The Hagiography Society will be sponsoring four sessions at the 49th International Congress on Medieval Studies, 8-11 May 2014, at Western Michigan University in Kalamazoo, MI. The Call for Papers is below; to propose a paper for any of these panels please send a 350-word max. abstract by Sept. 1 to Sara Ritchey at email@example.com
1) THE ECONOMICS OF SANCTITY:
Saintsí cults and definitions of sanctity are invariably bound up with money. We invite abstracts that explore the ways that cash asserts itself in, for example, canonization procedures; the saints' bestowal of favors and miracles; pilgrimage sites and relic display; and artisans' commissions for objects such as reliquaries. Topics might include the production, sale, and use of pilgrimage guides in manuscript and print; saints as guardians of treasure; and visions that reveal deposits of wealth. Did the Middle Ages speculate in saints?
2) MULTIDISCIPLINARY SAINT ANNE:
Each year, the Hagiography Society offers a multidisciplinary panel focusing on a select saint. This year's panel is devoted to Anne, the mother of Mary. Because Anne is not a biblical figure, her cult offers unique perspectives on devotional development, particularly in the later Middle Ages and Early Modern Period when her cult expanded significantly. As a model of domesticity, Anne exemplified gender roles and family life. As Anna Selbdritt, her popular artistic aegis, she made important contributions to northern European tastes in material devotion. And as a favored saint among clerics, she had a role in shaping the appeal of orthodox Christianity.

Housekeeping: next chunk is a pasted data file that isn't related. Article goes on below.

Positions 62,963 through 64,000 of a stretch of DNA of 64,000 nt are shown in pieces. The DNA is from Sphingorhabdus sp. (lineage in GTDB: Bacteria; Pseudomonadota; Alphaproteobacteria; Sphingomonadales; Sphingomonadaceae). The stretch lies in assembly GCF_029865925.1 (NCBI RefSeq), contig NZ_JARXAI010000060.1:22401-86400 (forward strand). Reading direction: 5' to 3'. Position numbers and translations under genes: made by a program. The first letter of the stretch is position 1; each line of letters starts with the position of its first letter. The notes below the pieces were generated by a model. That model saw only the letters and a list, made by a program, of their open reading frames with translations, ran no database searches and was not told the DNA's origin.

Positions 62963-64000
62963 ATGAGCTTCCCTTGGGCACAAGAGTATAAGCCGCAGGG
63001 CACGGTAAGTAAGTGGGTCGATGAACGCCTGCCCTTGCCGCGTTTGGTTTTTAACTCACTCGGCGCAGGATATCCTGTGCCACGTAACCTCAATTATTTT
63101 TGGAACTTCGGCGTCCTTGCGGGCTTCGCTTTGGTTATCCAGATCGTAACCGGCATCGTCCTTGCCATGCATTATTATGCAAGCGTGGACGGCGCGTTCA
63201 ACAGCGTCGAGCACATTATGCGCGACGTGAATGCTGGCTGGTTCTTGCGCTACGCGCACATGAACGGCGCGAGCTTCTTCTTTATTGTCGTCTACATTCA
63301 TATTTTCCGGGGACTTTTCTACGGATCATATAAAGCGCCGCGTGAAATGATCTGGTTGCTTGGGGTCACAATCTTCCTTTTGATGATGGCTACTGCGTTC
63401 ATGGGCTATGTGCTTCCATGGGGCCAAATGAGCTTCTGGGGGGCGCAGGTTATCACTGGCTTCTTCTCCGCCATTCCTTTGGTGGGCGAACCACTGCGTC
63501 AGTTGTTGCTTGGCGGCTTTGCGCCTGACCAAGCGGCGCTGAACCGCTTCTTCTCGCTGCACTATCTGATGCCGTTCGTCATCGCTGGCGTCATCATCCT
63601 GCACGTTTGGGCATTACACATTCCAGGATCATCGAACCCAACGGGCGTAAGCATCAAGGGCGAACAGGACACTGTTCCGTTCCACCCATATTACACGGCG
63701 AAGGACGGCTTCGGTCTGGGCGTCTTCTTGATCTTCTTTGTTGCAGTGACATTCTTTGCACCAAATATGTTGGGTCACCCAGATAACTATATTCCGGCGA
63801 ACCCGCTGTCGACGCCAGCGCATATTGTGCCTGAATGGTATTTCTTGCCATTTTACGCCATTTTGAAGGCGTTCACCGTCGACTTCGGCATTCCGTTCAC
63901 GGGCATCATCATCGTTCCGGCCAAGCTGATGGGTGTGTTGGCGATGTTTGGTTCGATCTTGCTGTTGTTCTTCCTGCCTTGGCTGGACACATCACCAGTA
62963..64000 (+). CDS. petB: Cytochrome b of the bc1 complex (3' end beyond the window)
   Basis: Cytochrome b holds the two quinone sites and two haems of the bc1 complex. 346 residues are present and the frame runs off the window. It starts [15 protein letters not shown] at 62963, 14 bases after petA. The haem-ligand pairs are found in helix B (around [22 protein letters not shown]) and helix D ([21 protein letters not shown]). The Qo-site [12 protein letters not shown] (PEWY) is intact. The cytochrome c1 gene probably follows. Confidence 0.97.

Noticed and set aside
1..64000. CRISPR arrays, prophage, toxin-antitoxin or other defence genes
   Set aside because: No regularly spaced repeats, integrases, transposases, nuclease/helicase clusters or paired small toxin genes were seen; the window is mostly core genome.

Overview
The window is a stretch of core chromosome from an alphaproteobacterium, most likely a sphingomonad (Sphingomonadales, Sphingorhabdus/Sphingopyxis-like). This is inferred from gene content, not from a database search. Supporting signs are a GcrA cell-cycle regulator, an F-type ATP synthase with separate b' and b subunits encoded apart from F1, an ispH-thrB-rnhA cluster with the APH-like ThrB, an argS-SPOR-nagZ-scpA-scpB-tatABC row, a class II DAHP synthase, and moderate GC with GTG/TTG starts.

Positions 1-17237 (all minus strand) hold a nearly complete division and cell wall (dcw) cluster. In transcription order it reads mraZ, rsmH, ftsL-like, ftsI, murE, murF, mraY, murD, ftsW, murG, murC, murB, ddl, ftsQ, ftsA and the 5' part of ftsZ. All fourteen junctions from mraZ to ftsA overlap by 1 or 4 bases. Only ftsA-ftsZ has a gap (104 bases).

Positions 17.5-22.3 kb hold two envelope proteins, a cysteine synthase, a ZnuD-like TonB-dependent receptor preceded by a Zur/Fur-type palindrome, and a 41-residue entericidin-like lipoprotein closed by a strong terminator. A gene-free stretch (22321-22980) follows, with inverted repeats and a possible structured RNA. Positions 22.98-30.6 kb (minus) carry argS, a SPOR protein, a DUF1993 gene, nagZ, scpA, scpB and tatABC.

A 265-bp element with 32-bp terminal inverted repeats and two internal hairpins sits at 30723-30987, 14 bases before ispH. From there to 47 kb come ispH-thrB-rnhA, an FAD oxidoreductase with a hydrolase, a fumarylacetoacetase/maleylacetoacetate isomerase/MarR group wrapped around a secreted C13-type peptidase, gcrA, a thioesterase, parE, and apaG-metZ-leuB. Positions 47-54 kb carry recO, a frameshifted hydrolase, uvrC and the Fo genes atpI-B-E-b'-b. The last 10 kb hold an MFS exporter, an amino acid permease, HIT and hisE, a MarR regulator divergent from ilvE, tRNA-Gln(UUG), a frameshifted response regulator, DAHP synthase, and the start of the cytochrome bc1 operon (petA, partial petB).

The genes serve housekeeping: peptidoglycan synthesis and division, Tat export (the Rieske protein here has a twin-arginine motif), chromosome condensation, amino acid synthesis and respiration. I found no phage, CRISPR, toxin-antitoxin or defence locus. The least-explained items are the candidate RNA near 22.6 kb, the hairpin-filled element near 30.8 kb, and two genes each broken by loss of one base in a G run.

The Hagiography Society invites abstracts for papers exploring any aspect of the cult of Saint Anne. We plan to form a panel that reflect a variety of disciplinary standpoints, e.g., music/liturgy; art/architecture; gesture and performance studies; textuality/manuscripts/early print; socio-politico-economic contexts; relics and reliquaries; genres and languages; cultural poetics.
3) GLOBAL SANCTITY:
Virtuous exemplars play important roles in all the world religions. We invite papers that address medieval people of extraordinary virtue in, e.g., Judaism, Islam, Hinduism, and Buddhism, as well as Christianity. Subjects might include developing cult; liturgical practice; use of relics; associated literature; political implications; vision and miracle; pilgrimage and architecture; gender and asceticism; relevance to contemporary world cult. Scholars may wish to collaborate in submitting papers for a panel that explores a single one of these subjects from a comparative perspective. Our goal is to enable enriching comparisons and contrasts among religions in the pre-modern world.
4) SAINTS FOR ALL OCCASIONS:
Saintsí Lives are written for many reasons. This panel consists of four speakers whose research explores how polemic, devotion, economics, canonization, the arrival of relics, or the experience of miracle may have led to the composition of saintsí "Lives" and substantially shaped the content of those narratives. We look for papers attentive to "Lives" whose compositional contexts have been misunderstood or insufficiently appreciated, and for clarificats that affect our understanding of immediate context, cult history, and hagiographical studies.
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